This Week’s Bit of String: Big wheels and street songs
We camped near Stratford-Upon-Avon over Easter weekend, our first visit there in nine years. A pretty Cotswolds town fiercely proud of being Shakespeare’s birthplace, it’s added a Big Wheel to rival the church spire and the tower of the Royal Shakespeare Company Theatre.
People snap selfies with the statues of famous Shakespearean characters surrounding his statue in the park. Lady Macbeth’s knuckles and the pate of Yorick’s skull are worn smooth by 150 years’ worth of tourists rubbing them for luck. Narrowboats mass on the Avon in front of them, cherry blossoms sway, and a street musician sings “To Make You Feel My Love.”
What would the Bard think of it all? I suspect he would have been okay with most developments, as long as they bring money in. And it wasn’t as if he was humourless. The range of topics he covered in his plays, he doesn’t seem completely traditionalist either.
A Theatre Trip
*Does contain spoilers for a centuries-old play about millennia-old famous historical events
My husband and I went to an RSC production of Julius Caesar while in town. It’s fascinating to me that Shakespeare chose to write this play, and frame the Conspirators with nuance and sympathy, even admiration, when he lived in a strictly royalist time. What could the preservation of democracy mean to him? This play contrasts with the anti-regicide message of Macbeth later on, for example.
We were completely engrossed by the show, although checking online later, it’s had a few sniffy reviews mixed in with decent ones. The director went for fairly plain costumes and set. There was a solemn, black-robed chorus between some scenes, just as the Greeks and Shakespeare would have intended. Between others, there were choreographed group scenes a bit like marches or parties or riots.
This aspect was quite different and a little confusing. I’d looked at the cast list already, though, so I could pick out Brutus and see that her motions represented her inner conflict. I do wonder if some of the same people who criticise the choreographed segments as being too gimmicky, too distracting or confusing—might those not be the same people who advocate for opaque literature, for leaving things up to interpretation? So, I have interpreted it, and find it interesting, and thoroughly believe I would pick up more detail if I had the time and means to see it again.
Both Brutus and Cassius were played by women, which I felt made their friendship more moving, particularly in their parting scene. They were sisters-in-arms. Maybe I’m being egocentric and enjoying a chance to see my gender reflected more in traditional theatre. But perhaps there’s also an objective poignancy in seeing two women take on the accepted power structure, rather than two men do it.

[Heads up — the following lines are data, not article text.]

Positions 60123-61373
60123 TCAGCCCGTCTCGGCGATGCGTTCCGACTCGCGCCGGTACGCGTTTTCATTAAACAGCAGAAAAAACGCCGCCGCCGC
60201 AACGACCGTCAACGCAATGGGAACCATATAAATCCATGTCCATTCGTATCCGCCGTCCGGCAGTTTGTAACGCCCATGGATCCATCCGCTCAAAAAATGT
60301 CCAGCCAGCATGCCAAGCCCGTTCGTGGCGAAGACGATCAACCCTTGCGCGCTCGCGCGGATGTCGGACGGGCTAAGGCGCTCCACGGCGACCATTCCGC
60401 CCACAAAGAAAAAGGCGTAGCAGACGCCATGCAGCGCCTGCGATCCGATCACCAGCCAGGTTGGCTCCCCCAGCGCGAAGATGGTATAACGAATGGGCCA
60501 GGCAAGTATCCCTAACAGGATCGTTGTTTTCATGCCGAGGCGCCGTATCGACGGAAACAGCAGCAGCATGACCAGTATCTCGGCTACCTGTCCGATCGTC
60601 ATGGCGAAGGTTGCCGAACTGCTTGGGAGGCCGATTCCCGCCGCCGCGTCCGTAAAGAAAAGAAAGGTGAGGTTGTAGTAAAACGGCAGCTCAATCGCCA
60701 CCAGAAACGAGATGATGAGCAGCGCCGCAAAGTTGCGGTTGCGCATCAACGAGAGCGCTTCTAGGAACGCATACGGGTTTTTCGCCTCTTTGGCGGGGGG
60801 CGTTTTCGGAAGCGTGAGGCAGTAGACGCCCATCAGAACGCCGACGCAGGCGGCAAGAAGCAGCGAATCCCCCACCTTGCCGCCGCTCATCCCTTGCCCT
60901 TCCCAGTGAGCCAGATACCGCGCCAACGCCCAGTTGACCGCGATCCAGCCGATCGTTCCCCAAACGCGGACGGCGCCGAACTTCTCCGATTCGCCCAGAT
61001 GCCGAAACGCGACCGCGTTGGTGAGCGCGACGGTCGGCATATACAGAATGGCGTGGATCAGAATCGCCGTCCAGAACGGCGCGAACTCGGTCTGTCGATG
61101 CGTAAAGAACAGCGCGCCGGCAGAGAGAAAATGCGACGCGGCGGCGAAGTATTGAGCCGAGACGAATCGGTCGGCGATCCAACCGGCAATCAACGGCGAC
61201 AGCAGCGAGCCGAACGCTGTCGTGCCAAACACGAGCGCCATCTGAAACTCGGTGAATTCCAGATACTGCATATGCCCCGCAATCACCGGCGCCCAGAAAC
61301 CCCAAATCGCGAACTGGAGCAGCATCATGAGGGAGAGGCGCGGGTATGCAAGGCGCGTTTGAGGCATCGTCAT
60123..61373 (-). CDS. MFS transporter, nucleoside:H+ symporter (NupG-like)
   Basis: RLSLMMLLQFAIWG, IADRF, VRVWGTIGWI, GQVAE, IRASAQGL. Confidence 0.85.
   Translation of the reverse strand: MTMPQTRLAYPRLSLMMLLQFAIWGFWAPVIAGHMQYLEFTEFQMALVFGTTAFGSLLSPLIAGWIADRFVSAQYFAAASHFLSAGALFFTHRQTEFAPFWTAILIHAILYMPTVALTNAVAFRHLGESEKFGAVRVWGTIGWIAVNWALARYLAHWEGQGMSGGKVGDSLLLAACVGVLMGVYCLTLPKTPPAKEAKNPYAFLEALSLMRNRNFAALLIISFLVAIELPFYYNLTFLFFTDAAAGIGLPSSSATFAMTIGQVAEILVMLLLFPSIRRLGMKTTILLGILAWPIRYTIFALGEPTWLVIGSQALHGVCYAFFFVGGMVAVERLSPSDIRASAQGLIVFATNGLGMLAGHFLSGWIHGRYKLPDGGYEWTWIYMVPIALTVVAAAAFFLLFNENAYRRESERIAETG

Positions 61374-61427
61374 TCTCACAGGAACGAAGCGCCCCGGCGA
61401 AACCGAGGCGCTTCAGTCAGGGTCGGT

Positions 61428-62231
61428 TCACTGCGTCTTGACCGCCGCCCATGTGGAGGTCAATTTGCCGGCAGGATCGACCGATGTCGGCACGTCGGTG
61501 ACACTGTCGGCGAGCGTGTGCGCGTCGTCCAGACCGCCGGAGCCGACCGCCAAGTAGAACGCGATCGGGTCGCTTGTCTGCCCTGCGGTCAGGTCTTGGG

At least one reviewer, as well as an elderly theatregoer my husband overheard, complained about how these two leads kept male character names while using female pronouns, and also kept some lines referring to the characters as men. I was not flummoxed by this. When Mark Antony repeats in his famous speech, “But Brutus is an honourable man,” it’s obvious who he’s referring to.
I wonder again if people who quibble over the lack of matching names/ pronouns/ gender language will wax lyrical about symbolism and analogy in Shakespeare. I suspect they know he’s not always literal. Maybe they just have certain buttons that get pushed when a young Black woman plays Brutus.
The actress playing Brutus is Thalissa Teixeira, and she was riveting, with a cool elegance befitting an honourable soldier, and moments of passion which showed why she would have such loyal friends. She has ties to Brazil, and you can read how that influenced her portrayal of political upheaval and rebellion.
Brutus’s servant Lucius was played by Jamal Ajala, a deaf actor of colour. So some scenes at Brutus’s house were signed as well as spoken, and the director Atri Banerjee chose to have Lucius reappear in the final scenes as the friend who assists Brutus’s suicide. Brutus’s request to him and his acquiescence were completely silent, only signed. This made it much more striking.
I had to read a lot of Shakespeare in my American high school and university years, much more than the strictly exam-based curriculum in Britain demands. Having been inundated mainly with his tragedies… they get a bit samey. There’s a lot of hand-wringing leading-up-to-death scenes, and this version put the hands to good use. For a taste of what I mean, here’s a video of Jamal Ajala performing Hamlet’s soliloquy in British Sign Language.
Shakespeare bestows an element of control on his characters’ deaths. People get to have little speeches and even Caesar, after he’s been stabbed by several people, doesn’t die until he’s sort of consented to do so: “Let fall Caesar!” This must have been how Shakespeare wrestled with the brutality of life in Tudor/ Jacobean times, when there probably weren’t many poetic farewells. Not during executions and plagues. I doubt he would have begrudged today’s directors and actors using his work to make a mark on society, to make it more inclusive and diverse.
What do you think about Shakespeare, and about reinterpretations of it? Is adding a Big Wheel to the literary landscape a betrayal tantamount to what Brutus did to Caesar?